Everyone sat silently in a semi-circle, intent on the visitor. She raised her hands, and, without speaking a word, the story of Adam and Eve came to life. Other hands started flying with questions. “Why did God say not to eat from the tree?” “Were there two bad trees or just one?” “What about that other guy in the Bible? Was his name Moses?” As the hour progressed, I saw the tower of Babel, the great flood, Abraham and Isaac, the temptation of Christ, and Jesus’ crucifixion, all explained with their prophetic connections, and all done inaudibly. The group and the speaker were deaf, and this was a Sunday night to remember.
A group of deaf Christians from Tennessee has had a burden for the Portuguese deaf for years. They have visited Lisbon several times, even before we came here. One of their members was an elderly lady named Ruth, who had spent weeks in Portugal witnessing to the deaf and teaching them. Just over a year ago, Ruth died of cancer. This deaf group from Ruth’s church had come again, and the Portuguese deaf were full of questions about where Ruth was and why she had died. In a mixture of American Sign Language and Portuguese Sign Language the team point-blank said, “You have heard the gospel many times, and some of you need to make a decision. Now.” One by one, the Portuguese deaf stood before each other, some crying, some saying they believed, some admitting they did not.
Most deaf people are willing to listen to a deaf person before a hearing person. It’s a trust based on cultural and linguistic differences and life experiences. The deaf team coming last week opened up doors that we, as hearing missionaries, cannot easily access. Besides the Sunday evening service for the deaf, the team shared their testimonies in a hearing church; we hosted a luncheon for deaf in our town; went to deaf associations 3 nights; visited a school for deaf adults; and had supper with deaf contacts 2 different nights. We also received training in a new method for teaching the deaf. In the end, we have built or reinforced relationships with a dozen deaf people, and are praying for wisdom for the next step. Two deaf made professions of faith this week, but need more teaching. We are still learning Portuguese Sign Language and are new to the Portuguese Deaf Community, but God can overcome these obstacles. We pray that the results of this week will be the beginning of a permanent deaf work here in Portugal. Please pray with us for God’s guidance in what is the next step.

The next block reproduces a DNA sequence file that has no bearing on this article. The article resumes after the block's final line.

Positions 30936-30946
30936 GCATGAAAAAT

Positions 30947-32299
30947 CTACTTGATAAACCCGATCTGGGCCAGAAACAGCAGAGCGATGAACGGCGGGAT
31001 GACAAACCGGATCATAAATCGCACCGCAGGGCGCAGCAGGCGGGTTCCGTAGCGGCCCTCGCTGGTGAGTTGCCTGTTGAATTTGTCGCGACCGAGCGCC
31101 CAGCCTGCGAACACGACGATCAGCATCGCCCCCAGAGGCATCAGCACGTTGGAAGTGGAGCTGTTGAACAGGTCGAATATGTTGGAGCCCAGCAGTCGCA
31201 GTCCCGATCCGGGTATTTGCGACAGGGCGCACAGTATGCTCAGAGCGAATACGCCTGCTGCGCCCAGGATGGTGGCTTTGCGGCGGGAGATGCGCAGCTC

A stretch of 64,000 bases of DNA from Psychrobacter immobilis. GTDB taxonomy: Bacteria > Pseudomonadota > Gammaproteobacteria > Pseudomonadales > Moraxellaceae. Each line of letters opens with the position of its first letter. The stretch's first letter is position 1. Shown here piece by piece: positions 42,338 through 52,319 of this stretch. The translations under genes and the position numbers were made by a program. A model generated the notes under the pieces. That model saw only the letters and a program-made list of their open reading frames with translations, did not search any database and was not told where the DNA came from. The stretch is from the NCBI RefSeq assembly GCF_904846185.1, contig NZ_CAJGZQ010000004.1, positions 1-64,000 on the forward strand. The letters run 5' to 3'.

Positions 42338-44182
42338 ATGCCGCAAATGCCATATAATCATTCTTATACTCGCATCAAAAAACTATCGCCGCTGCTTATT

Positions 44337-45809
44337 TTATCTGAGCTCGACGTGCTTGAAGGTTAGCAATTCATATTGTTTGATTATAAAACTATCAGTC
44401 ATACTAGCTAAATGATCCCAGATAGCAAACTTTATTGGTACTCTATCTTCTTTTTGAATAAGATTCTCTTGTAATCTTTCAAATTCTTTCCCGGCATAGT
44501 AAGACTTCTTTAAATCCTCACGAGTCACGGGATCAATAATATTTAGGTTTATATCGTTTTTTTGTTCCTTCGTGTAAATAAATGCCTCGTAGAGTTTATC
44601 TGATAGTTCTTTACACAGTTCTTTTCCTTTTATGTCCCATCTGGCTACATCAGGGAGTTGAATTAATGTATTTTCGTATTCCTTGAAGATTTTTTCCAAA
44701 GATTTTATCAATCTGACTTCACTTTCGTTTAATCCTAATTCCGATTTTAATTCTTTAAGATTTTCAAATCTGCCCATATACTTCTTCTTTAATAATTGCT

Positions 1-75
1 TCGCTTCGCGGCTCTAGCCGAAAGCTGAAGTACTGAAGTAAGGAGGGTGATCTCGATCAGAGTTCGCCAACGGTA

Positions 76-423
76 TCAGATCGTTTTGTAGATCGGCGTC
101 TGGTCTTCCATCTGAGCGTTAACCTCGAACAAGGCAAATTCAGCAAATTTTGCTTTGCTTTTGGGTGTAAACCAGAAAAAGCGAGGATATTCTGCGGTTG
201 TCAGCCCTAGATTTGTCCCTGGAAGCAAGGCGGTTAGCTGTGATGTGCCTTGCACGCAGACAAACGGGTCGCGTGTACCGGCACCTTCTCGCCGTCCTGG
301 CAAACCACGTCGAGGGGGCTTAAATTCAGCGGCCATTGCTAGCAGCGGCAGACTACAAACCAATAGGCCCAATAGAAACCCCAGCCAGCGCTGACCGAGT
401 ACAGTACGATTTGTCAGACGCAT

In other exciting news, this month I passed out tracts with a man named Genilson who comes to our Bible study. We were able to place tracts in almost 2,000 mailboxes. Along the way, we both were able to have some good conversations with people. I spoke with two men, Zé Manuel and César, for almost twenty minutes. They approached me and asked me what I was handing out. I explained what I was doing, and Zé Manuel replied candidly, “Well, I have to admit that I have been a little upset with Jesus Christ.” For the next several minutes, he shared his sad story of how his wife had died, leaving him to care for his two daughters. I explained that the Bible is wonderful because it doesn’t try to cover up the fact that we all experience sadness and difficulties. It is filled with people who asked God hard questions about suffering. I then continued on and shared briefly of the hope that can be found in Jesus Christ. Please pray for these two men that I would be able to speak with them again soon. Know that the many good things we were able to share in our letter this month are a result of your prayer for us and the people of Portugal. We are grateful to be working together with you for God’s glory here!